Explore the Hawkesbury River region from this historic ferry port.
With its prime location along the banks of the Hawkesbury River and surrounded by national parks, Wisemans Ferry is the gateway to central New South Wales. Ride the historic cable ferry across the river, uncover Australia’s convict history along the Old Great North Road, or take to the water for a boat cruise or kayak excursion. Campsites and caravan parks dot the riverside, and the neighboring Dharug National Park is also a favourite for campers. Pitch your tent at Mill Creek and enjoy direct access to the park’s hiking and mountain biking trails.
The Macdonald River winds its way north from Wisemans Ferry all the way into the Hunter Valley wine region. Stop to visit the colonial town of St Albans—lunch at the riverside pub is a must—before exploring the wild landscapes of the Yengo National Park. There’s a wide range of bushland hikes, 4WD excursions, and mountain bike trails in the park, plus several camping grounds and picnic areas to choose from.
Southwest of Wiseman’s Ferry, the Blue Mountains National Park is the outdoor getaway of choice for day-trippers from Sydney. Ride the Scenic Railway or Cableway to admire dramatic gorges and waterfalls, spot kangaroos and koalas as you hike through lush eucalyptus forests, and see the famous Three Sisters rocks. Tourist parks provide camping near all the main attractions, while tranquil farm stays and bush campgrounds offer a back-to-nature experience.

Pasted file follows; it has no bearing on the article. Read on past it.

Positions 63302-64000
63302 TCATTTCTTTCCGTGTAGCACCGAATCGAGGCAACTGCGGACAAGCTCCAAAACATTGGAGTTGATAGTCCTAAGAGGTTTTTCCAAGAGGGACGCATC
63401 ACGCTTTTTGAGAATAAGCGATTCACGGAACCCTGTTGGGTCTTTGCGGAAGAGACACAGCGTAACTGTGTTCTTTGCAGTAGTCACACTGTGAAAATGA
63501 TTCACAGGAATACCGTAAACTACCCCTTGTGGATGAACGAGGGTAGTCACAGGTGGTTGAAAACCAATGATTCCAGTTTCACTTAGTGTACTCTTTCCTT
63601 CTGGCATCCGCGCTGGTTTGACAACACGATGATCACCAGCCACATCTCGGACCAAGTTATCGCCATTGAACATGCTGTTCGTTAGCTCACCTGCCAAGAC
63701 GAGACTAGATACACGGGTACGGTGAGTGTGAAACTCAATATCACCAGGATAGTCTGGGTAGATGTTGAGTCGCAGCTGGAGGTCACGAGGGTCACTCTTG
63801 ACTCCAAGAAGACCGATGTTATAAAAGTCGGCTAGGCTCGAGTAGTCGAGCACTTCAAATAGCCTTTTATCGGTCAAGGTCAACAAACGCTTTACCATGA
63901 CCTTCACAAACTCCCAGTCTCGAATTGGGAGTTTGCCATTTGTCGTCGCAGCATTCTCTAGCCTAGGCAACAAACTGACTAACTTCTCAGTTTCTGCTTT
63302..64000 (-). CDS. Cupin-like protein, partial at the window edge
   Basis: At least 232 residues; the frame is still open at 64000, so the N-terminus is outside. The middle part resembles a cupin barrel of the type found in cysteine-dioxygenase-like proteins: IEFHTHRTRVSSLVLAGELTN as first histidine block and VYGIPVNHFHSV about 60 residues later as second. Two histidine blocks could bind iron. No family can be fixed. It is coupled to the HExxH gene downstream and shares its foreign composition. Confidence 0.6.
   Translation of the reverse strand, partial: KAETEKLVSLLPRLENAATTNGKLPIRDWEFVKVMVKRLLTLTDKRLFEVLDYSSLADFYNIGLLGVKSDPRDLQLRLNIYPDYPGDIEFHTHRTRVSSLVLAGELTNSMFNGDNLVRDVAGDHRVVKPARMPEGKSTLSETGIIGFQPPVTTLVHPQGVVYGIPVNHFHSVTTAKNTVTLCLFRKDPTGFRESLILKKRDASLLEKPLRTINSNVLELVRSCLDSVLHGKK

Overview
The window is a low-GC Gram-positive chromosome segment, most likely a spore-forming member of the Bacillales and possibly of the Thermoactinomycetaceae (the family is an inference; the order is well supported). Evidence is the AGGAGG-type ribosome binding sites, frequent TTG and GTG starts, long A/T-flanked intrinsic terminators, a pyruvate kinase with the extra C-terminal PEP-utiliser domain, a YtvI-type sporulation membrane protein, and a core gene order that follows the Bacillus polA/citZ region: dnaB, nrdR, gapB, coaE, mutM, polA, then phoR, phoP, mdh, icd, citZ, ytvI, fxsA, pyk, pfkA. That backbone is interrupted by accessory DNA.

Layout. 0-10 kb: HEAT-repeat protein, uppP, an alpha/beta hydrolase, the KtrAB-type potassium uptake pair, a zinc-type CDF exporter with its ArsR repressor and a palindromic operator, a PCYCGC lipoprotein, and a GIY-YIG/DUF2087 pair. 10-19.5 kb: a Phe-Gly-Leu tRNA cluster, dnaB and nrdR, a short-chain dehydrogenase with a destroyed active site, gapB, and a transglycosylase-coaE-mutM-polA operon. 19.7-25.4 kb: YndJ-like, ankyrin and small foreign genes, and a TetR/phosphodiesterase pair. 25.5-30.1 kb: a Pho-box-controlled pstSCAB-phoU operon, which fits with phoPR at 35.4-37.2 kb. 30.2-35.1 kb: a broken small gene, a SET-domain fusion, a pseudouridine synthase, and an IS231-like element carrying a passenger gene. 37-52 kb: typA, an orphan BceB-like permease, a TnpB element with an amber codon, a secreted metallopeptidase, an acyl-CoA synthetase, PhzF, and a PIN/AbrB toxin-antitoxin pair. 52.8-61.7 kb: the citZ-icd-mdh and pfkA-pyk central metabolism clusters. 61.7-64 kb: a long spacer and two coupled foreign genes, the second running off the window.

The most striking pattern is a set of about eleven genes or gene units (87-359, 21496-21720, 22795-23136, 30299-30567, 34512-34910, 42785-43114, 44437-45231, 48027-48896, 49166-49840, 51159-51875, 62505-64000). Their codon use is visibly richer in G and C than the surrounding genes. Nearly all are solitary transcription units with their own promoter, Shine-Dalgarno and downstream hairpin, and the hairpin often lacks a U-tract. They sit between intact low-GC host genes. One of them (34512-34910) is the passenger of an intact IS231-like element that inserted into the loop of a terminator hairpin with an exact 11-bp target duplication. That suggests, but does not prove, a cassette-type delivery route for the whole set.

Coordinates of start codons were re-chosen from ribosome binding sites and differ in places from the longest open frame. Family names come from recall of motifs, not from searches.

If you tire of riverside activities, the beaches of NSW’s Central Coast are less than a 2-hour drive from Wiseman’s Ferry. Broken Bay is a water sports hotspot at the mouth of the Hawkesbury River, while popular destinations such as Avoca, Shelly, and Pelican lie just to the north. Enjoy swimming, surfing, and boat cruises along the coast, play a game at an oceanside golf course, then check into a beachside campsite.
Summer (December through February) is peak season in Wiseman’s Ferry, and it’s best to book campsites in advance if visiting at this time. Spring and autumn provide the ideal weather for bushwalking and camping in the national parks, and the natural landscapes are at their most colorful, scattered with spring wildflowers or fall foliage. The town falls quiet in winter, but most campsites remain open year-round, and rates are often lower.